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Ray Gesualdo
A starting line

Salesloft's Frontend Architecture: Where We Started

March 16, 2024 | 8 Minute Read | Category: Code

Over the past 6 years, Salesloft has been transitioning from AngularJS to React. Along with that transition, we have focused heavily on developing an architecture that will scale with us now and far into the future. It’s been quite the journey. Sharing this journey is particularly important to me because it has been my primary focus for almost my entire time at Salesloft. Additionally, there aren’t many resources – blog posts, conference talks, etc. – about the process of “scaling to medium” as I sometimes call it. So join me as I walk through the thought processes, learnings, mistakes, implementations, and reflections of the past 6 years in a new series about Salesloft Frontend Architecture.

Setting the scene

If you’re not familiar, let me introduce you to Salesloft so you have an idea what kind of product we build. Salesloft is a revenue orchestration platform for full-cycle sellers. Unless you have a background in sales, that probably doesn’t me much to you (nor did it me when I first started). I like to say we help sellers focus on the right things in order to take the right actions at the right time so they can connect more authentically with their customers.

To provide some numbers as to how we’ve grown, when I started in 2018, we were about 30 engineers strong with 10 contractors working alongside us. Today, we are 125 engineers strong1. We added headcount very quickly, especially during the economic boom post-Covid. Our numbers would be much larger if the current economic downturn hadn’t happened. This also doesn’t capture the natural churn we’ve had as engineers have moved on to other opportunities2. On the users side, we’ve gone from about 15k weekly active users (WAUs) to 90k+ WAUs today. Our product is mission-critical for our customers. Many salespeople spend 7, 8, 9+ hours a day in our app. So while our number of users may be not be huge, the app is heavily exercised by those using it. In terms of code, we’ve gone from ~170k lines of code to 1.14M today. That’s ~41% growth year-over-year for the past five and a half years. Our backend services have jumped from 5 to almost 100, and our original Rails monolith itself doubled in size amidst all these new microservices.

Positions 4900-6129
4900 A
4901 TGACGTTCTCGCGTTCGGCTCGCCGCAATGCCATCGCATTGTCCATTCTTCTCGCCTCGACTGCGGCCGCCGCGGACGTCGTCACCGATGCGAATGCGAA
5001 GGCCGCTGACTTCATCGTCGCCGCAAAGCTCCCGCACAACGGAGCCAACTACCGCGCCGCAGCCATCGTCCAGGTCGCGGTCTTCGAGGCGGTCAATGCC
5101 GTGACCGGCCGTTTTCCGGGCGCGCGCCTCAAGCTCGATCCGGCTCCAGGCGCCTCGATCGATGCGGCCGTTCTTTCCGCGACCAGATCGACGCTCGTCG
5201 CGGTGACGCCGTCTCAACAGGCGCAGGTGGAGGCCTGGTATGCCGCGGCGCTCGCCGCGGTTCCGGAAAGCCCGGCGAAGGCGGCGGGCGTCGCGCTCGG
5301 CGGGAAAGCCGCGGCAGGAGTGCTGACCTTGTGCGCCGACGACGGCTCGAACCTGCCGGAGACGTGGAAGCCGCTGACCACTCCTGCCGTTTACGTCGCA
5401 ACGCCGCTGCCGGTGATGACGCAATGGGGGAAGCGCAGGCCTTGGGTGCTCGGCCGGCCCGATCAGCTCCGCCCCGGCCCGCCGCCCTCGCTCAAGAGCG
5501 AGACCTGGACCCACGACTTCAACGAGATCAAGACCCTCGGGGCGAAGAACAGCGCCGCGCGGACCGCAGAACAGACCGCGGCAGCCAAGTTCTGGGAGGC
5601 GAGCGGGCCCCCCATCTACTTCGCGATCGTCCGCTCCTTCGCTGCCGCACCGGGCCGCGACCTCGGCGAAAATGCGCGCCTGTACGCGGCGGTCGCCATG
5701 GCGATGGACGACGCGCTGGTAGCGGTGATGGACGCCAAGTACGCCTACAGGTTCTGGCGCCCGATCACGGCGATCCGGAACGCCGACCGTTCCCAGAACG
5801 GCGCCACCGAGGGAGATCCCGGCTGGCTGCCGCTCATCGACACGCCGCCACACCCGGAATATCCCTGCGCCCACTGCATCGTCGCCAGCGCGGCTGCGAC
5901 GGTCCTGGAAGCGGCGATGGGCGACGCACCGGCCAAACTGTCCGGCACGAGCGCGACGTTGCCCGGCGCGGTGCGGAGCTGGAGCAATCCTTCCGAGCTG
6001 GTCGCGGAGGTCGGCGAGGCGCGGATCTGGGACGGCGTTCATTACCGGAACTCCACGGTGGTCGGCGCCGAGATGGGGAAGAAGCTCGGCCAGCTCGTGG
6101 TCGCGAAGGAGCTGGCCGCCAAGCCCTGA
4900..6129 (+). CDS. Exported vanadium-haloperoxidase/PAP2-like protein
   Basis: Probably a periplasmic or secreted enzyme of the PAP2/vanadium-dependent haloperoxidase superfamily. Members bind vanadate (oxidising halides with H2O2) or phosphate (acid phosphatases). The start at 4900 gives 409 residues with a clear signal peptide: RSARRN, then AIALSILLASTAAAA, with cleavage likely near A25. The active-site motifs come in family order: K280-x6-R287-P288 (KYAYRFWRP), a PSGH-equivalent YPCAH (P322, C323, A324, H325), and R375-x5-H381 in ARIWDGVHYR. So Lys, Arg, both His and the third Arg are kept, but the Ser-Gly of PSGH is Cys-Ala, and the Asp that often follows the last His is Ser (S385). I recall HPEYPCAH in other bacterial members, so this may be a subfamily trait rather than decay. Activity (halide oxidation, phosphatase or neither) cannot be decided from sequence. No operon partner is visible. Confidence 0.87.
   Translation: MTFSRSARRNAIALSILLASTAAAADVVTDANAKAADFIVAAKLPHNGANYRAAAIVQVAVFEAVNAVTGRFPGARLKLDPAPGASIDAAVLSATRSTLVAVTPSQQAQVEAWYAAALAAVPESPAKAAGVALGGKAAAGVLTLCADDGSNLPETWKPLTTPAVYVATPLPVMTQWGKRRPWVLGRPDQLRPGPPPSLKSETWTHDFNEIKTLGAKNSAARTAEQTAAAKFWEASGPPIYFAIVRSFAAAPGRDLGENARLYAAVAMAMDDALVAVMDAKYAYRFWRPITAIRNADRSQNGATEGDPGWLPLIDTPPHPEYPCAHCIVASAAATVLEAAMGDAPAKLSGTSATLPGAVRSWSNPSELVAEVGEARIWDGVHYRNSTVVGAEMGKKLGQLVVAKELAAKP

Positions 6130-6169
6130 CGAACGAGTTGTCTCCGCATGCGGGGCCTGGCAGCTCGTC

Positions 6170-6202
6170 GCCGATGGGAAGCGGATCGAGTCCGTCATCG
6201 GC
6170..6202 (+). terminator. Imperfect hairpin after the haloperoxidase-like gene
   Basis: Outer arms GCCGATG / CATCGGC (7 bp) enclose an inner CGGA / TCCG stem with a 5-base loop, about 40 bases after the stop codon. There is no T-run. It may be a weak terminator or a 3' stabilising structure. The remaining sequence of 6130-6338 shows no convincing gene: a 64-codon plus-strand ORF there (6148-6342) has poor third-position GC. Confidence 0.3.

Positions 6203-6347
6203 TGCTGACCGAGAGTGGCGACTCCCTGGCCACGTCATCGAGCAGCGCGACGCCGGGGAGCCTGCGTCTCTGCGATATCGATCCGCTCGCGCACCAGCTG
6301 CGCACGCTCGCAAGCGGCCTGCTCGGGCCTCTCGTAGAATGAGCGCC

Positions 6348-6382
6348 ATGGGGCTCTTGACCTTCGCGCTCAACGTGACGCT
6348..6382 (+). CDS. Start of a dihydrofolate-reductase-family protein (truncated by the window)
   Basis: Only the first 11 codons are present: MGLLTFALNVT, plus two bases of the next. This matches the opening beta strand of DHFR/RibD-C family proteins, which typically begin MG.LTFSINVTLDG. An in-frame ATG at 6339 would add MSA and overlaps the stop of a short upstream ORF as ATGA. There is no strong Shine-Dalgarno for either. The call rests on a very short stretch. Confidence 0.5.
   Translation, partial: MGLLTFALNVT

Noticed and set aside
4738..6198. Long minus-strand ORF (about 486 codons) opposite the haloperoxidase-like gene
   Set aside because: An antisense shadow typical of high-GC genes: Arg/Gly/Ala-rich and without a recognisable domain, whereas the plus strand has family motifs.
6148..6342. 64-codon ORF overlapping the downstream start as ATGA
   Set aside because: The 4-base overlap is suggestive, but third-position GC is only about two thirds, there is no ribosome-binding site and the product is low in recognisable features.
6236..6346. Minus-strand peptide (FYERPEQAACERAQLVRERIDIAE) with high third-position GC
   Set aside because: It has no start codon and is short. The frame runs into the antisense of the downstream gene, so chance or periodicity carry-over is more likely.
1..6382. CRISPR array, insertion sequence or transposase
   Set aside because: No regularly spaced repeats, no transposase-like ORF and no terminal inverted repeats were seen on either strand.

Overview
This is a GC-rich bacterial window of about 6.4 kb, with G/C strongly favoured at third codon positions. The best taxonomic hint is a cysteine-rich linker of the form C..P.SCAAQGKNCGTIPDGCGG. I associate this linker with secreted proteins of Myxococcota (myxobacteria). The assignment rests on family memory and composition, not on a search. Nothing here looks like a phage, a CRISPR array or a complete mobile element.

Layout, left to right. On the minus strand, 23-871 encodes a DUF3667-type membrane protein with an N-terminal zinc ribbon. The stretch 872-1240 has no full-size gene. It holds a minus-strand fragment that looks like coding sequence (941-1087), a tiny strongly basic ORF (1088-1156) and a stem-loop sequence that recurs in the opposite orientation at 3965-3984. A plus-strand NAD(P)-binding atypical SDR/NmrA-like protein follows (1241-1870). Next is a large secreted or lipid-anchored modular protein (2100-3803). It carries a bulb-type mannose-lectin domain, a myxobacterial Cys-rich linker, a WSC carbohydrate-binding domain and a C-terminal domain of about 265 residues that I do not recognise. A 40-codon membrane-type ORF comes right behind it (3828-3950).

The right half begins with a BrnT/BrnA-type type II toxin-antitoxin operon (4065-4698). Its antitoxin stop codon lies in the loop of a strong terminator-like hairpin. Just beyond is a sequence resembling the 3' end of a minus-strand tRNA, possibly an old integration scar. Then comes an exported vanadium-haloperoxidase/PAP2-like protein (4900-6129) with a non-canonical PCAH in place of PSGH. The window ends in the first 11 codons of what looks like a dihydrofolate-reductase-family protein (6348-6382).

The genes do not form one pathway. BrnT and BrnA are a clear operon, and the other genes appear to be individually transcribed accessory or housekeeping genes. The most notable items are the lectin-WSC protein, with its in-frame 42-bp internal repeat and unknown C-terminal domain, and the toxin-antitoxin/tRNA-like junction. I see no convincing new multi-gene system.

Start at the beginning

Now that we’ve established Salesloft and a bit about how we’ve grown, let’s jump back in time five and a half years to when this process all started. The year is 2018. I’d been working at Salesloft for about 6 months. In that time, quite a few things happened very quickly regarding our frontend code.

First, we split our frontend application out from our Rails monolith. The Salesloft platform started as a single Rails service with server-rendered pages, as did most startups in the mid-2010s. We eventually added AngularJS as the need for client-side interactivity increased. The frontend code continued to grow and it because clear that splitting the code out into its own repo was necessary. It didn’t need to be tied in to the build and deploy process of our Rails app anymore. The eminent Tim Door did this for us (he was a founding engineer at Salesloft). The new repo, named Rhapsody3, quickly became our most active and worked-in repo across the entire organization.

Second, I split off a group of components into a new repo that would eventually become our design system. We had a single folder in what was now Rhapsody that contained a set of shared UI components, solid building blocks like buttons, input fields, etc. Moving these to their own repo allowed us to use them across multiple surface areas4. It also layed the foundation for thinking more in terms of componentization and reusability.

Third, we made the official decision to migrate to React off of Angular. AngularJS was being sunset by Google and we needed a plan for what to move to. A small team used React to build out a new section of our Chrome extension as a sort of trial run. The process went well and most everyone agreed that React would be AngularJS’ successor. By the time I joined the company, there were already a number of React components in Rhapsody and that number was increasing rapidly.

Amidst all these changes, we knew there was more that needed to be done architecturally to prepare and sustain growth. We knew this mostly from the pain we were experiencing working within our current structures.